Record cash received in your accounts receivable ledger and deposit it into your business bank account or petty cash before spending it. That way, you create a paper trail, and your books accurately reflect the transaction.

6. Stay Current on Invoicing

If your work is service-based, you likely invoice clients. On-time invoicing is critical to continued business success. When you invoice customers promptly, you ensure that your cash keeps flowing in.

Getting behind by even a week can cause cash flow to grind to a halt. This will negatively affect your business across the board. Stalled payments can make it difficult to pay your bills, including vendors, employees, and yourself.

Sending invoices late also breeds poor customer relations. Few people want to receive a bill for services rendered a month or more later. Your company will appear disorganized at best. Waiting too long to send an invoice also makes it more difficult to effectively deal with a dispute if a problem or question arises. 

7. Run Regular Financial Reports

If you use a digital bookkeeping system, you can quickly run key financial reports whenever you wish. Such reports will give you a quick snapshot of how your company is doing. Depending on your business, you may want to run reports weekly. At the very least, do so monthly.

Some key reports to generate regularly include your company balance sheet, income statement, and cash flow statement. Checking your reports consistently helps you stay ahead of any financial trends that could negatively or positively affect your business. Knowing precisely what's happening with your business' finances can help you plan for future expenses.

8. Reconcile Bank Statements With Company Books Monthly

If you want to run a successful company, you need accurate records. It's a good idea to reconcile your bank statements with your books at the end of every month. If there are any inconsistencies, you can find the error quickly. The longer you wait to balance your books, the more complicated and lengthier the process becomes.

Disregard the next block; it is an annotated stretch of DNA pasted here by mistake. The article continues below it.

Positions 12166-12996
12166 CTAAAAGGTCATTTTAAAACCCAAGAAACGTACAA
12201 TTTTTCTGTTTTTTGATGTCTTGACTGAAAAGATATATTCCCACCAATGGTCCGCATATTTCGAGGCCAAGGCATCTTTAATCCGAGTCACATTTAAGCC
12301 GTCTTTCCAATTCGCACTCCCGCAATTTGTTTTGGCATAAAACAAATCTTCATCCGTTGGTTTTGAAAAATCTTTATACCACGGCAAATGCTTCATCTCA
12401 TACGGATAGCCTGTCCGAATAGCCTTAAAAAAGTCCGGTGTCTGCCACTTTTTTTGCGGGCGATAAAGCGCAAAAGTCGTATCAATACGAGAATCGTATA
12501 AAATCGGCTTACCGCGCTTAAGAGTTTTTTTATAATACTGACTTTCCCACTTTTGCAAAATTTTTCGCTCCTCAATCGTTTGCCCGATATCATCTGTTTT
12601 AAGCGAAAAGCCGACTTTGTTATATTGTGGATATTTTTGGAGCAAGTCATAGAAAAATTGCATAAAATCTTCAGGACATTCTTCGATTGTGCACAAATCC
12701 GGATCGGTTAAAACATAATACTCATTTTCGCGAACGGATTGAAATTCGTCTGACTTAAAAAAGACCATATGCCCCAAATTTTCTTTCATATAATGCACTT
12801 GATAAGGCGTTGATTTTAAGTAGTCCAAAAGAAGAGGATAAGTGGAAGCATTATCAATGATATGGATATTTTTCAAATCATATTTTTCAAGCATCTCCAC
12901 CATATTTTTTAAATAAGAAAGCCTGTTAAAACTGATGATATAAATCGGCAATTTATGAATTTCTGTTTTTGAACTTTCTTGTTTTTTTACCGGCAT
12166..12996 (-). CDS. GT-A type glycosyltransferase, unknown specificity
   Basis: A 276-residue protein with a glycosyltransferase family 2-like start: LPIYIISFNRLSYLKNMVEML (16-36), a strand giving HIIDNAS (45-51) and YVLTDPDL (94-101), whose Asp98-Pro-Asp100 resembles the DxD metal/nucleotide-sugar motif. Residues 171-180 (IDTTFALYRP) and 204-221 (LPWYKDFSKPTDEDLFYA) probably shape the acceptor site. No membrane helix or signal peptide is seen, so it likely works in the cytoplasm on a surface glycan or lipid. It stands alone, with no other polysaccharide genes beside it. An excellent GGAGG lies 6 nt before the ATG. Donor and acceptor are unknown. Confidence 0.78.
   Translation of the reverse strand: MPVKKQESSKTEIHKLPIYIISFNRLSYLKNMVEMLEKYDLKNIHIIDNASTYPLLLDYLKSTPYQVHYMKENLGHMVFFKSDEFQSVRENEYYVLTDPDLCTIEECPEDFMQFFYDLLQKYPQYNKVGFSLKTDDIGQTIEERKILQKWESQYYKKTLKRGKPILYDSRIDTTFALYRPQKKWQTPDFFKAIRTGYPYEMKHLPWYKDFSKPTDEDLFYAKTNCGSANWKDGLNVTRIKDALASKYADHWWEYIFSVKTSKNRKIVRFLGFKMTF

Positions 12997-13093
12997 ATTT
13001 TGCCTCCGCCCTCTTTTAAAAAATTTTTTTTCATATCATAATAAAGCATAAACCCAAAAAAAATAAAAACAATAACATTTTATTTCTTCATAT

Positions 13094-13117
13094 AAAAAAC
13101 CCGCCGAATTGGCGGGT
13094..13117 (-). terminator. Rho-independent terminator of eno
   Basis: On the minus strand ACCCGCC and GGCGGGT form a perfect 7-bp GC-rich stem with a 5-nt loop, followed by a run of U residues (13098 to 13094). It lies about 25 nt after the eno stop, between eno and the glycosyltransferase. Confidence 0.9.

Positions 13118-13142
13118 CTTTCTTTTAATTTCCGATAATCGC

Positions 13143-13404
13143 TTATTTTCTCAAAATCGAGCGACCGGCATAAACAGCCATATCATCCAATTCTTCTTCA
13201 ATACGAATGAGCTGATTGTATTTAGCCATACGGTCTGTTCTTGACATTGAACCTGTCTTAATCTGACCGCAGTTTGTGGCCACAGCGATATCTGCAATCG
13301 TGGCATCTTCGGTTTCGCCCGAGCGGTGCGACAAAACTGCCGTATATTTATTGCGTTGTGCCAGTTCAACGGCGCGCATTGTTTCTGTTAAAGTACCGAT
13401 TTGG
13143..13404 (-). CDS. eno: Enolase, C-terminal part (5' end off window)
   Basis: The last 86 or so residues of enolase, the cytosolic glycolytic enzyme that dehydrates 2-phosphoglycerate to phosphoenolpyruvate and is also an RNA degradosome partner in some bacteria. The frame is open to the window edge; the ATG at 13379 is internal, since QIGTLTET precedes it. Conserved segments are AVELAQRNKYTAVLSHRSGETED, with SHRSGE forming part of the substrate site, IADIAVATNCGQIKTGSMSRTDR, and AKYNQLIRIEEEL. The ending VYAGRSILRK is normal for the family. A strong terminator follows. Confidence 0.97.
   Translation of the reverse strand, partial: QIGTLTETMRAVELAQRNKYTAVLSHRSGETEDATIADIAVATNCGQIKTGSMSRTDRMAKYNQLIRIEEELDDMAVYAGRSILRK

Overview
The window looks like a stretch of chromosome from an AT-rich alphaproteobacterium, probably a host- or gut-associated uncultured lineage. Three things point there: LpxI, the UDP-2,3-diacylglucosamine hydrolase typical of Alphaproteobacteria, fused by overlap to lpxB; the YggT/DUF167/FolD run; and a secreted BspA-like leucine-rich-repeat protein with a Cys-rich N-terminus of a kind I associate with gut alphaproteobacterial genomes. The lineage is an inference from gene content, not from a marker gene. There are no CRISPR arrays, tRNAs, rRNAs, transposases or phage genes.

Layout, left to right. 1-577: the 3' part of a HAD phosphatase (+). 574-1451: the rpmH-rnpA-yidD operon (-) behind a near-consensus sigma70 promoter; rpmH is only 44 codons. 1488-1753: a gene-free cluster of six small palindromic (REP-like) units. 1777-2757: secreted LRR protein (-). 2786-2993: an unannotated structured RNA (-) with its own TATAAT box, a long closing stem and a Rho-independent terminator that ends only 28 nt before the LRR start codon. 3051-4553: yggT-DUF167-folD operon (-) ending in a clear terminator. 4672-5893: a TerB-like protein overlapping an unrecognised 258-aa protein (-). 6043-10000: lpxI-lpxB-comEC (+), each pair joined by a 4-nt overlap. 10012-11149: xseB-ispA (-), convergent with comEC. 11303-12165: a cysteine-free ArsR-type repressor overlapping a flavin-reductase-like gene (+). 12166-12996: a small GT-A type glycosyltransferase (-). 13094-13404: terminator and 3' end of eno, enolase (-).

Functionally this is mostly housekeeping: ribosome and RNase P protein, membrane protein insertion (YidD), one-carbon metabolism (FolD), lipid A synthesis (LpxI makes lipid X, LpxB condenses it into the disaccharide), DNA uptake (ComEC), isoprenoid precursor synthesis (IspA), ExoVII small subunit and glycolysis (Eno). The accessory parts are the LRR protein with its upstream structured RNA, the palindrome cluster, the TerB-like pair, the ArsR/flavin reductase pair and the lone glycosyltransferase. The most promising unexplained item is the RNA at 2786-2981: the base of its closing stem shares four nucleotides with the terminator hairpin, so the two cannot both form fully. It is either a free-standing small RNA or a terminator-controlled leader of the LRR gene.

9. Back Up Financial Documents

Even when working on a cloud database, it's a good idea to have an extra backup of your financial documents. That way, you can access reports when needed if there's a technical failure or downtime.

10. Plan for Major Expenses

Every business will eventually have major expenses, so budget well ahead of time for big-ticket items like new equipment, inventory, and business taxes. Planning ahead will keep you from being forced to empty your savings account or get a small business loan. Setting aside a small amount of money every month for long-term expenses will ensure you have the cash for those bills when the time comes to pay.

11. Check Accounts Receivable Monthly

It's easy to lose track of who owes you money if you don't pay attention and check regularly. At the end of each month, examine your accounts receivable report to see which customers lag in payment. Contact any that are behind. The sooner you get paid, the better for your business.

Keep your small business's bookkeeping current and in good order, and you will spend less time on bookkeeping and more time on running your business. Swyft Books offers a seamless, quick, and easy way to keep your books current. For a free trial, click here.